Reforms need political will, not IMF
Reforming economic policies in Bangladesh to avoid corruption and disparity and ensure good governance requires strong political will, not the conditions of the International Monetary Fund (IMF), said economists yesterday.
Their comments came at a webinar titled "IMF's loan: who consume, who repay" organised by the Forum for Bangladesh Studies, a platform of academics, analysts and researchers.
On January 30, the IMF approved a $4.7 billion loan programme which would run for 42 months and has as many as 30 conditions falling under three categories: quantitative performance criteria, structural performance criteria and general commitment.
"The state of governance corruption cannot be changed by the IMF's conditions because these cannot be bought by money. Rather the political intent is necessary," said Ahsan H Mansur, executive director of Policy Research Institute of Bangladesh.
"The state of governance corruption cannot be changed by the IMF's conditions because these cannot be bought by money. Rather the political intent is necessary," said Ahsan H Mansur, executive director of Policy Research Institute of Bangladesh
The amount of the loan is not that big compared to the size of the economy but its conditions may contribute in taking some necessary steps, he said.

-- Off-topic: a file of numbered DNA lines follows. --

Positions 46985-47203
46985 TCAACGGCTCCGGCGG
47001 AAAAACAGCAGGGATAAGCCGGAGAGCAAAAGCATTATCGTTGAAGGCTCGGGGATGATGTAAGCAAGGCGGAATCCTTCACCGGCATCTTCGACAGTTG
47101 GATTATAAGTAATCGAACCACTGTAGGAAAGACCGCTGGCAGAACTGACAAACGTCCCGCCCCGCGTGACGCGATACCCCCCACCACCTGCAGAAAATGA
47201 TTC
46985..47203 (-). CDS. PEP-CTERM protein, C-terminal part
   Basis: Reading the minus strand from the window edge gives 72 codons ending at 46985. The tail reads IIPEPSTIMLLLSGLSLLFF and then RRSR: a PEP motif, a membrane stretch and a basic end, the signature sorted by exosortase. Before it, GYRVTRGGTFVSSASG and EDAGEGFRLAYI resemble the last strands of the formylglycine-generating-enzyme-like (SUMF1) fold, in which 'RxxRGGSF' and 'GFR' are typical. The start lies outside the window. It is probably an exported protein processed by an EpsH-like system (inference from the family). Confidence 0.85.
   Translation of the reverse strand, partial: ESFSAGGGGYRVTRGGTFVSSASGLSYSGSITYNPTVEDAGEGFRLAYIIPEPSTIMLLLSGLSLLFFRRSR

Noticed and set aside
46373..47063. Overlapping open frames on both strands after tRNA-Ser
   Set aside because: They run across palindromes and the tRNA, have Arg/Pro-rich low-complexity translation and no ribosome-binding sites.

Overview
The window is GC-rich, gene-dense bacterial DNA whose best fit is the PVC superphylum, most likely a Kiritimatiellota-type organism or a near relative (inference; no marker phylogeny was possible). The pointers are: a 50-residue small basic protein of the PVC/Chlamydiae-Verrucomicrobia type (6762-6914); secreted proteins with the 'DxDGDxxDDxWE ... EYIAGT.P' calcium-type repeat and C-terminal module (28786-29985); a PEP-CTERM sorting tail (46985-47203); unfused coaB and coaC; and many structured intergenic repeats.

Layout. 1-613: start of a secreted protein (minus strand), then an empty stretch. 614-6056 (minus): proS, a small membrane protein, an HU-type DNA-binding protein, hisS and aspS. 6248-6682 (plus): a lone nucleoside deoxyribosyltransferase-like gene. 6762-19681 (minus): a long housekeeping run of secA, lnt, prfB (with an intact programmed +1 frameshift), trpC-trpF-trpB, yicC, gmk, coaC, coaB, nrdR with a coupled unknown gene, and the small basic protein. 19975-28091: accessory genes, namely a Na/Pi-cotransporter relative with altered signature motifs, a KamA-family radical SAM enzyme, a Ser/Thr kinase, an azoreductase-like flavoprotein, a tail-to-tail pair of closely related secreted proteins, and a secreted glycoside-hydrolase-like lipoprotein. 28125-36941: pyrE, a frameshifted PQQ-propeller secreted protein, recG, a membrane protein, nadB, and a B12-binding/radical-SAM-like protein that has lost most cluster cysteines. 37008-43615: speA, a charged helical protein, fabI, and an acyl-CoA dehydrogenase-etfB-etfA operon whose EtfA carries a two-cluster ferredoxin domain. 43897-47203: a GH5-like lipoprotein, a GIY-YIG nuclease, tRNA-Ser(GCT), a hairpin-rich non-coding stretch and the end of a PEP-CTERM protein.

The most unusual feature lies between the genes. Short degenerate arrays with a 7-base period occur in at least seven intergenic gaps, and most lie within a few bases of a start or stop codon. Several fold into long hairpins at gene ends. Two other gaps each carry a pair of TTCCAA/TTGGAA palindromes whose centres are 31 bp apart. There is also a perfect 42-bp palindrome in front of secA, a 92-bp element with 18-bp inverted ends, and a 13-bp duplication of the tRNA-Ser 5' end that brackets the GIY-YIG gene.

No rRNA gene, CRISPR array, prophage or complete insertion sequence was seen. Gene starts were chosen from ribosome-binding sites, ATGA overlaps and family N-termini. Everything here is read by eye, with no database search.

The government did not focus on reforming policies to stop capital flight and improve the tax to GDP ratio. "So, the government's fiscal space is being squeezed," he said.
In fiscal year 2021-22, the tax-GDP ratio was only about 7.5 per cent which was over 12 per cent a few years back, he added.
Meanwhile, the exchange rate was fixed for so many years that the dollar became overvalued by around 40 per cent and it has been adjusted by only 25 per cent, he said.
Now the exchange rate has become almost fixed again, he said.
The tax structure was also convenient for big players, for which disparity has been rising and while the tax to GDP ratio going down, he said.
The IMF has been working with Bangladesh "sitting inside its office" and that also for many years but non-performing loans (NPLs) has remained high, said Prof Anu Muhammad.
Default loans in Bangladesh's banking sector jumped 17 per cent year-on-year to Tk 120,656 crore last year.
As a result, the ratio of bad loans rose to 8.16 per cent of the outstanding loans in December compared to 7.93 per cent in the same month in 2021, showed data from Bangladesh Bank.
One of the IMF conditions is to raise the tax to GDP ratio and now the government will raise tax and value added tax, increasing sufferings of general people, said Muhammad.
Meanwhile the rich will remain as beneficiaries as their taxes are not that high, said the former chairman of the economics department of Jahangirnagar University.
Moreover, the loan will make it easy for the government to get more loans from other international bodies and increase the tax burden on general people, he added.
"We don't want to continue subsidy in electricity year after year but the government needs to find the reasons behind its high prices. How much money was spent in the name of capacity charge?" asked Muhammad.
The government should work on improving accountability in democracy to improve the economic situation, said Badiul Alam Majumdar, secretary to Shushashoner Jonno Nagorik.